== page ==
I’ve been getting a lot of angry emails about my post claiming the 2008 election will not even match the turnout in 2004. I couldn’t understand the vituperation until I saw this from Rich Lowry on the Corner:
I haven’t closely examined the numbers myself, but this is what First Read says: Highest Turnout Rate Since ’08 — 1908: Provided the number stands, the turnout rate for yesterday’s election was the highest in 100 years, according to the estimate from turnout guru Dr. Mike McDonald at George Mason University. Almost 137 million (136,631,825) went to the polls — 64.1% of the voting-eligible population. 1960 saw 63.7% of the populace go out to vote; In 1908, 65.7% voted. It was, of course, the most people ever to go to the polls topping 2004’s 122 million. That’s 12% increase from 2004. For those wondering why the current total vote in the presidential adds up to approximately 117 million, note that it’s going to climb. There is still a ton of vote missing on the West coast.
First Read, MSNBC’s morning political brief, may say this, and so may Professor McDonald, but there’s something very screwy here. According to him, there are something like 20 million outstanding votes the day after the election. That’s something like 15 percent of the overall electorate. Is that really possible? In the days following the 2004 election, 4 million votes were added to the overall total from various straggling sources.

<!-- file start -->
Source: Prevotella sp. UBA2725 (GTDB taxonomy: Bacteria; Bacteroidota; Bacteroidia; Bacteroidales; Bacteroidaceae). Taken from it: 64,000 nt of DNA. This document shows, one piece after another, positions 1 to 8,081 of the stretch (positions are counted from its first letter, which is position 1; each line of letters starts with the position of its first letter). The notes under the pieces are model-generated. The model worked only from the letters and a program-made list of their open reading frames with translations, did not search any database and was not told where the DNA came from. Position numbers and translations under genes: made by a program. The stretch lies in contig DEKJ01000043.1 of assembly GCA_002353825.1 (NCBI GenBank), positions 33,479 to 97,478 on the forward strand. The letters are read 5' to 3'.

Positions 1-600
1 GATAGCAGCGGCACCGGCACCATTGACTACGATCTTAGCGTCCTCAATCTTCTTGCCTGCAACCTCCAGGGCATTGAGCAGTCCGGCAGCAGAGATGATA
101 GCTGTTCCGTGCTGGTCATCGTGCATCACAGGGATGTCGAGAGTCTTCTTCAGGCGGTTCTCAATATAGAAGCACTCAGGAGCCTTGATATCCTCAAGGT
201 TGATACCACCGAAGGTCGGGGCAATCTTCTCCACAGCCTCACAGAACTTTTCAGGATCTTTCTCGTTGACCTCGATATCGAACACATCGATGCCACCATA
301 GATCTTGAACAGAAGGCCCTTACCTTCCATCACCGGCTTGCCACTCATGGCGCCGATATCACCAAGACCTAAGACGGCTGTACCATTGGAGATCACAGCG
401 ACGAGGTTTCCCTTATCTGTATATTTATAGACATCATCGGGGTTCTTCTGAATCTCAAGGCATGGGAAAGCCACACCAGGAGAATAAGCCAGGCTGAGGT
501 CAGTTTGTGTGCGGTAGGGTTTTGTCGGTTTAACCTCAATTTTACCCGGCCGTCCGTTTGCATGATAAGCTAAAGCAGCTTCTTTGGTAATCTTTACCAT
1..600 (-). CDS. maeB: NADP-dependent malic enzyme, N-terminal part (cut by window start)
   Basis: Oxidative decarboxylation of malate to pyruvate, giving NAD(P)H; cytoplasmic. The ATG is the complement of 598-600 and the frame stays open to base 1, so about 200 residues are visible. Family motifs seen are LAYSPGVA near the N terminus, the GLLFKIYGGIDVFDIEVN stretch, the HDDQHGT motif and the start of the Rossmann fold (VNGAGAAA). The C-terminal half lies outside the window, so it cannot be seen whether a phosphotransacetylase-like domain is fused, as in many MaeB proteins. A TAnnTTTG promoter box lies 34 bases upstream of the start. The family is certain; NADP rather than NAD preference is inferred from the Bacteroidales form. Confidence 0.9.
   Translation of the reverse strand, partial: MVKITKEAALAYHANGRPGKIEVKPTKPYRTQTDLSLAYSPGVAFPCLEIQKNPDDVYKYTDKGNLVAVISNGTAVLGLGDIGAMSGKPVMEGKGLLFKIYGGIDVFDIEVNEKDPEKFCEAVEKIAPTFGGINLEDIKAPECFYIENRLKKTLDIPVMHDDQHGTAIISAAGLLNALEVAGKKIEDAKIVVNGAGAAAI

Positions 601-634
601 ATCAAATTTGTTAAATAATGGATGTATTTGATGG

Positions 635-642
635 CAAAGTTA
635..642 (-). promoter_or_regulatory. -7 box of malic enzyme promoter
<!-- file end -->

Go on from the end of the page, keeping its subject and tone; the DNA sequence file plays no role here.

If in fact it is true that we now have an electoral system in which the outstanding vote total after Election Day is somewhere between 10 and 20 percent nationwide, there is a disaster waiting to happen if we see another close race soon that hinges on a West Coast state with a “ton” of outstanding ballots.
For the record, as far as I’m concerned, the more the merrier–it’s fine with me if the turnout is 64 percent, the highest since 1908.